PRO TIP More tech savvy than most? You might want to look at hosting with WordPress but using a self hosted eCom plugin like WooCommerce. However if you suck at tech, go for something like Shopify, it’s a breeze to use.

Cloud – A very common type of hosting these days, cloud hosting is where you have an unlimited number of machines on one system, meaning it’s super scalable, fast and reliable.

Forum – If you have a forum that you need hosting, you can get dedicated forum hosting that is designed to work with forum software that is heavy on server resources and load times.

Windows/Linux – This means the operating system that the server is running on. So whether it’s Windows or Linux based. Linux is by far the most widely used OS for hosting.

Web Hosting Jargon – EXPLAINED

Hosting Jargon

Deciding on a host without knowing the jargon is like buying a car without taking a look under the hood. Here are the most common hosting phrases that you need to become familiar with.

Uptime/Downtime – Making sure your website or blog is up as much as possible is very important these days. Uptime simply means your site is up and downtime means your site is offline. Most hosts offer an uptime percentage. You should be aiming for 99.99%.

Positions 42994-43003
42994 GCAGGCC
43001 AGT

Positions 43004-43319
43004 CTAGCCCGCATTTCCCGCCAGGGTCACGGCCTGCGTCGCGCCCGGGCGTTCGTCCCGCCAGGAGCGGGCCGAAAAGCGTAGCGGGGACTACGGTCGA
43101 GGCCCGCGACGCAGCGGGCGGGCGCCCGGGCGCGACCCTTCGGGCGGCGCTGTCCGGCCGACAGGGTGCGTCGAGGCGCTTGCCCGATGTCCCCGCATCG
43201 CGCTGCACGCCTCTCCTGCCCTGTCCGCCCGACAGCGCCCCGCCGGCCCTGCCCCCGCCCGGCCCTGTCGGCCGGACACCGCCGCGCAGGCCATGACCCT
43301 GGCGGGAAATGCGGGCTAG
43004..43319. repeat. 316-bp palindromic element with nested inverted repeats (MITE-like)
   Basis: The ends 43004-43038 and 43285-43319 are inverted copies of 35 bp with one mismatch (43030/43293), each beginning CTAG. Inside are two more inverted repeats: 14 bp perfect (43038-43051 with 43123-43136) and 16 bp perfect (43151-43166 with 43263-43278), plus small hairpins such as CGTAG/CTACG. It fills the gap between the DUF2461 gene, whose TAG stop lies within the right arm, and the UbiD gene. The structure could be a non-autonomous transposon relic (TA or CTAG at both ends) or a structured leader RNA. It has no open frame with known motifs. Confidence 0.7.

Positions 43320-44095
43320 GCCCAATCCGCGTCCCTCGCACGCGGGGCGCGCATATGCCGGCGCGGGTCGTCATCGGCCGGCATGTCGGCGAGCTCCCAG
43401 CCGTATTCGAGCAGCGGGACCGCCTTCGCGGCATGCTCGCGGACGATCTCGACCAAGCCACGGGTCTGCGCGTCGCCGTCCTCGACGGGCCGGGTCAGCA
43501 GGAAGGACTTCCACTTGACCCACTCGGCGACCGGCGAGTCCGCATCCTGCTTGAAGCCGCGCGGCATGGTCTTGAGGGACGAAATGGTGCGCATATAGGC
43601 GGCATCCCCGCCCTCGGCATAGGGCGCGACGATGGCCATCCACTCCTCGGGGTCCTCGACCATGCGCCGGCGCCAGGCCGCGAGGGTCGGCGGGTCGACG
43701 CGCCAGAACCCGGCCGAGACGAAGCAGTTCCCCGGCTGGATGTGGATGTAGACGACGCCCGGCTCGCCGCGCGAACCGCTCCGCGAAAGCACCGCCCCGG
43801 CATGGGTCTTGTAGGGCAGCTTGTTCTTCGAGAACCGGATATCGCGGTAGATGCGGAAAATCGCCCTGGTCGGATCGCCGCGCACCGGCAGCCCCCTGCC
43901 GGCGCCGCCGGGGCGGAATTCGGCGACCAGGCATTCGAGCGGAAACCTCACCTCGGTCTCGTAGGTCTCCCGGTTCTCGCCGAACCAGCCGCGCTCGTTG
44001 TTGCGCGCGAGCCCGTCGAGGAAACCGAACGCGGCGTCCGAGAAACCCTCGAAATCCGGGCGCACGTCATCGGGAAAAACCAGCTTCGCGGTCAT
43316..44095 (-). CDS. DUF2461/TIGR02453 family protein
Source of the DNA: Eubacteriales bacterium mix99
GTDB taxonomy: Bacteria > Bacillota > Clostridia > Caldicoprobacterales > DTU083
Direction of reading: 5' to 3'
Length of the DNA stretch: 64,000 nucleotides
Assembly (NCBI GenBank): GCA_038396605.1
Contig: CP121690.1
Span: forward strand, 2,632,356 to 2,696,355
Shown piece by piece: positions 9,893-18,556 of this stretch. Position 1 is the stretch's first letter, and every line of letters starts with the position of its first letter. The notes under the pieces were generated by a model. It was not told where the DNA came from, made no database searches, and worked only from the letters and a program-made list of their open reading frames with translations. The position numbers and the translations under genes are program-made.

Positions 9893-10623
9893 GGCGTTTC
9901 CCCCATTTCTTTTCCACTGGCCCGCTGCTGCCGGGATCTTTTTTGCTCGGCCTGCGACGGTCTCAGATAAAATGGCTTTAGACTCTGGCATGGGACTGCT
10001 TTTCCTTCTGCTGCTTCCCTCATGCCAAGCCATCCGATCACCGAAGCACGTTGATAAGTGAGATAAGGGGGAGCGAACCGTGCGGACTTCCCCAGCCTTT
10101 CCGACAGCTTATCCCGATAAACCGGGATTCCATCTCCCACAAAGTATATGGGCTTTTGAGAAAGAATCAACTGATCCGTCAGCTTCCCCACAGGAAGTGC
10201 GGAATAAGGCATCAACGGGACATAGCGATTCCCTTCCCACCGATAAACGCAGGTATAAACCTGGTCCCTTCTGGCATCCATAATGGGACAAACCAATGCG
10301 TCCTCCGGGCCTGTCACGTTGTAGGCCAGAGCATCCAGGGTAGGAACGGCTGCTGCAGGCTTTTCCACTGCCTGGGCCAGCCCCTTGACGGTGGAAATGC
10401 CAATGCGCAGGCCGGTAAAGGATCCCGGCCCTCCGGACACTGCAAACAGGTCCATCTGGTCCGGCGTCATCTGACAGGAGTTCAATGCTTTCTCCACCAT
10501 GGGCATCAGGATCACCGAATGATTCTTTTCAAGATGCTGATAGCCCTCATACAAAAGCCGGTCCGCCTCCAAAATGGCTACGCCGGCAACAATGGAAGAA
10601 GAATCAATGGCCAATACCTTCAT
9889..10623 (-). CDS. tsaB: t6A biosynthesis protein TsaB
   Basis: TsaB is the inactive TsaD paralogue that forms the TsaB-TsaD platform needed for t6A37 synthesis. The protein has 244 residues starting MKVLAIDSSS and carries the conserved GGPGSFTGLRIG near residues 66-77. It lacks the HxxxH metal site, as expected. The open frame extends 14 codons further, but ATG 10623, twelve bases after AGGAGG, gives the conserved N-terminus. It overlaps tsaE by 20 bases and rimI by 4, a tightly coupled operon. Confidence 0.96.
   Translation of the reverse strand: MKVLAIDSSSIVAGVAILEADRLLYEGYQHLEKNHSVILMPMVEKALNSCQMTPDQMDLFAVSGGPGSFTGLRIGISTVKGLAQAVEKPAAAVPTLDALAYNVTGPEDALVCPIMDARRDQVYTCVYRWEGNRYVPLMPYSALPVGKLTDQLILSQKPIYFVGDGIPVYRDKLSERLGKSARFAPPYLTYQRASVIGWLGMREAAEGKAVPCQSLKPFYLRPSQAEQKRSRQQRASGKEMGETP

SSL – Security is the top priority for a lot of websites and a must for everyone. SSL refers to Secure Socket Layer which is a certificate that shows the security of a domain/website. It’s the padlock you see in browsers. All the top web hosts provide high grade SSL options.

Bandwidth – When someone visits your site, they will be using up something called bandwidth on your server, this allows the host to display the site. The more visitors you have, the more bandwidth is used.

Load time – A crucial part of all sites, load time simply means how fast your site loads for the user when they first load it in their browser.